By Ian Hanson
*WARNING: Aboriginal and Torres Strait Islander readers are warned that the following article contains images of deceased persons.
Despite their different journeys to the Perth Games, boxers Tony Madigan and Jeff Dynevor remain Greater Together as Australian boxing gold medal winners.
The man who would carry the Australian flag into Perry Lakes Stadium for the Opening Ceremony for the British Empire and Commonwealth Games in Perth in 1962 had to rely on daily skipping routines to stay in shape, while onboard an ocean liner sailing from New York to Sydney.
While one of his young teammates who would march behind him had the year before cutting his finger off in a work accident in the dusty Cherbourg Aboriginal Settlement in northwest Queensland.
Teammates, but completely different in terms of background and experience and both left an indelible mark on the Commonwealth Games and Australian sport.
Tony Madigan was a decorated two-time Olympic and Commonwealth Games boxer – the country’s leading amateur fighter who had his sights set on qualifying for a record third Commonwealth Games and a slice of history.
The other, Jeff Dynevor, had spent his childhood fighting for his life and knew if he won the Australian title then a place on that same Australian boxing team awaited him.
Tony Madigan boxing at the Perth 1962 Games. (CGA Archive)
Madigan was 32-years-old and a man who had toured the world boxing and playing rugby union, Dynevor was just 24, and outback Queensland was his only world.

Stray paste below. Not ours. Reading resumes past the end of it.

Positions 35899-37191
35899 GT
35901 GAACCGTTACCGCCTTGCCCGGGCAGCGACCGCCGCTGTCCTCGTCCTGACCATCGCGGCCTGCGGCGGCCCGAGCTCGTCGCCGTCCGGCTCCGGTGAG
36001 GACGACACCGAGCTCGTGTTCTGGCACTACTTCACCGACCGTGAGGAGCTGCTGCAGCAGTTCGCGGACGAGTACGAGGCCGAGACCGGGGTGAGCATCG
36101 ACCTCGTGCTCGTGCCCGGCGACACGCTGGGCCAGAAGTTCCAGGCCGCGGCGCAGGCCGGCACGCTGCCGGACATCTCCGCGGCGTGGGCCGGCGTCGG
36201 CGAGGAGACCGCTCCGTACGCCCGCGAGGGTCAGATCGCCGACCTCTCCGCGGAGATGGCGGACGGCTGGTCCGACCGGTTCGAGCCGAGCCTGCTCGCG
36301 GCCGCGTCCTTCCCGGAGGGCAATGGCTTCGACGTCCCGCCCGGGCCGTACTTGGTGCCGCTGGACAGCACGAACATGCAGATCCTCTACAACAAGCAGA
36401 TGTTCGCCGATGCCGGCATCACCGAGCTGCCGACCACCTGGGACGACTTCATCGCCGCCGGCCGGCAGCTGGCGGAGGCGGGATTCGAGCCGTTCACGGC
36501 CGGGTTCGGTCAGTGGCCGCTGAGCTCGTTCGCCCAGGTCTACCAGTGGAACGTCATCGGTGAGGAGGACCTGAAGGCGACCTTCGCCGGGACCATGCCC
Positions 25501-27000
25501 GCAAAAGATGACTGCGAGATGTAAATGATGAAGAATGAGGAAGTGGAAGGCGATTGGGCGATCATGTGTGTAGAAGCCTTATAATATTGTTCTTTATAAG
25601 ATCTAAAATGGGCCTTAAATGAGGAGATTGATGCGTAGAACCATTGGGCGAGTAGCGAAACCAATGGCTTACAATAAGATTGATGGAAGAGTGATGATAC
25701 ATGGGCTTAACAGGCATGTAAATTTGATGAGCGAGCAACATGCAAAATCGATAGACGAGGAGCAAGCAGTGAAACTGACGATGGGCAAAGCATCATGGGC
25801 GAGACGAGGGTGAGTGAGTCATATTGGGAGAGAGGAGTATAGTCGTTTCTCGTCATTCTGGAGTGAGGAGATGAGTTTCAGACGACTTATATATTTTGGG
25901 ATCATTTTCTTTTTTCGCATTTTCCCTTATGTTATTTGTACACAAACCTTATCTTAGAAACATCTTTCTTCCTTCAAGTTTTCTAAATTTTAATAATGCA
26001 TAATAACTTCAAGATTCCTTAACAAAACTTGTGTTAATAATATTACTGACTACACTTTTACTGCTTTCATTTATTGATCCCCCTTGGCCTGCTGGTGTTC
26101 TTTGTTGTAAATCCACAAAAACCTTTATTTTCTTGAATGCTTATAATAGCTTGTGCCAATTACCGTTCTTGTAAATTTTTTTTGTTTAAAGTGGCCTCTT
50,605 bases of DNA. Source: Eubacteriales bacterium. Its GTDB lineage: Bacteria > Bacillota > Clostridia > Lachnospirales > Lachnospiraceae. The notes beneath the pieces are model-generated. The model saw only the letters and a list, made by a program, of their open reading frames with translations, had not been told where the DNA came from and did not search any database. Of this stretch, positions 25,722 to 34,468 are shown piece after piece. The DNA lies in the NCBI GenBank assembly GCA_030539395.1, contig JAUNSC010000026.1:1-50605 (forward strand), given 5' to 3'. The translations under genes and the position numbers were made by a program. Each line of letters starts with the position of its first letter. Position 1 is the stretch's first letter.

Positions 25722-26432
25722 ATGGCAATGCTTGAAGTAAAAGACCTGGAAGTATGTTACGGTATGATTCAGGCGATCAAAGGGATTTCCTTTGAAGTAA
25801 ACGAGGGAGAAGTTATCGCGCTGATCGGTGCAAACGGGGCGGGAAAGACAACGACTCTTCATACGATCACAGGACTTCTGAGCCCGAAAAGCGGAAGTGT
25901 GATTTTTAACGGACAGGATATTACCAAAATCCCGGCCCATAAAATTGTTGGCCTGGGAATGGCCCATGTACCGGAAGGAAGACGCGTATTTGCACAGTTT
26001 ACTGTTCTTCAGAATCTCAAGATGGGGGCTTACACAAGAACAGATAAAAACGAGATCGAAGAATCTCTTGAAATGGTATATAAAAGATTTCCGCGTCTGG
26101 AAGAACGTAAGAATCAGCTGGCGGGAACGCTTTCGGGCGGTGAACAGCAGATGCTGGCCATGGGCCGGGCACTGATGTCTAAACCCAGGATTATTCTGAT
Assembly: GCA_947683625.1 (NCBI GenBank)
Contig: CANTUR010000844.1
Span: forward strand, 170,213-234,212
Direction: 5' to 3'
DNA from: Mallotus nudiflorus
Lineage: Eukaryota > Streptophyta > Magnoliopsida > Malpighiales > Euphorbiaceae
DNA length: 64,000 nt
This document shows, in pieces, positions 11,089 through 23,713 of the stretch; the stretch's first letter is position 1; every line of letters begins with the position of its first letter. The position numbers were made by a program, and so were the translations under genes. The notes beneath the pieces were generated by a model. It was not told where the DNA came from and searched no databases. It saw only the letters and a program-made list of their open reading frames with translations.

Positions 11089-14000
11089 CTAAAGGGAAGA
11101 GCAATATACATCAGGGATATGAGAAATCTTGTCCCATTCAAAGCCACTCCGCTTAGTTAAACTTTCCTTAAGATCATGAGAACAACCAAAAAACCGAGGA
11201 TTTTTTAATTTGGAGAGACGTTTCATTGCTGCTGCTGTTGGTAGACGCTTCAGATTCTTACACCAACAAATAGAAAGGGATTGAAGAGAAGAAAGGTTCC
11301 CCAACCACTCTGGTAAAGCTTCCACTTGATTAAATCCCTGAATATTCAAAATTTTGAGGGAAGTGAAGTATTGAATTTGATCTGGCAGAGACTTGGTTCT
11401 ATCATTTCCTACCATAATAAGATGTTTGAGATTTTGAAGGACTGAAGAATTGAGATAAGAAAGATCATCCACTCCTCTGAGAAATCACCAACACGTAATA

Madigan was a light-heavyweight who had fought the great Cassius Clay (who would later become Muhammad Ali) before winning bronze in the Rome Olympics two years earlier.
Dynevor was a kid who had fought his way through the boxing tents of country Queensland, stepping and weaving his way to the top with a powerful left hand.
Jeff Dynevor, Adrian Blair and Eddie Barney at the Perth 1962 Games. (CGA Archive)
Percy Hobson with his gold medal at the Perth 1962 Games. (CGA Archive)
Both Madigan and Dynevor would be triumphant in Perth – winning Commonwealth Games gold in front of a home crowd as Australia (38 gold 26 silver and 31 bronze for a total of 105) topped the medal tally ahead of old foe England (29-22-27 for a total of 78).
For light-heavyweight, Tony Madigan, who had been in retirement and playing rugby and working in New York as a male model, he wanted to defend the gold medal he’d won in Cardiff in 1958 and become the first Australian boxer to achieve such a feat.
But it was a tall order to spend months at sea, having paid his own fare from New York, and fighting on the NSW State Championship card at the NSW Leagues Club on the same day as his arrival.
The Olympic light-heavyweight bronze medallist had to win the title and then take the Australian Championship in August if he had any hope of being selected on his third Australian team.
And he survived a nasty head gash that required five stitches and a hospital visit between the NSW semi-final and final, winning the title and then the Australian Championship.
Madigan was given the honour of being Australia’s flagbearer and would be unstoppable at the Games, with three consecutive wins in round one, the quarter-final and semi-final, two requiring the referee to stop the fight.
In the final that went the distance, he defeated Ghana’s Jogo Miles in a decision.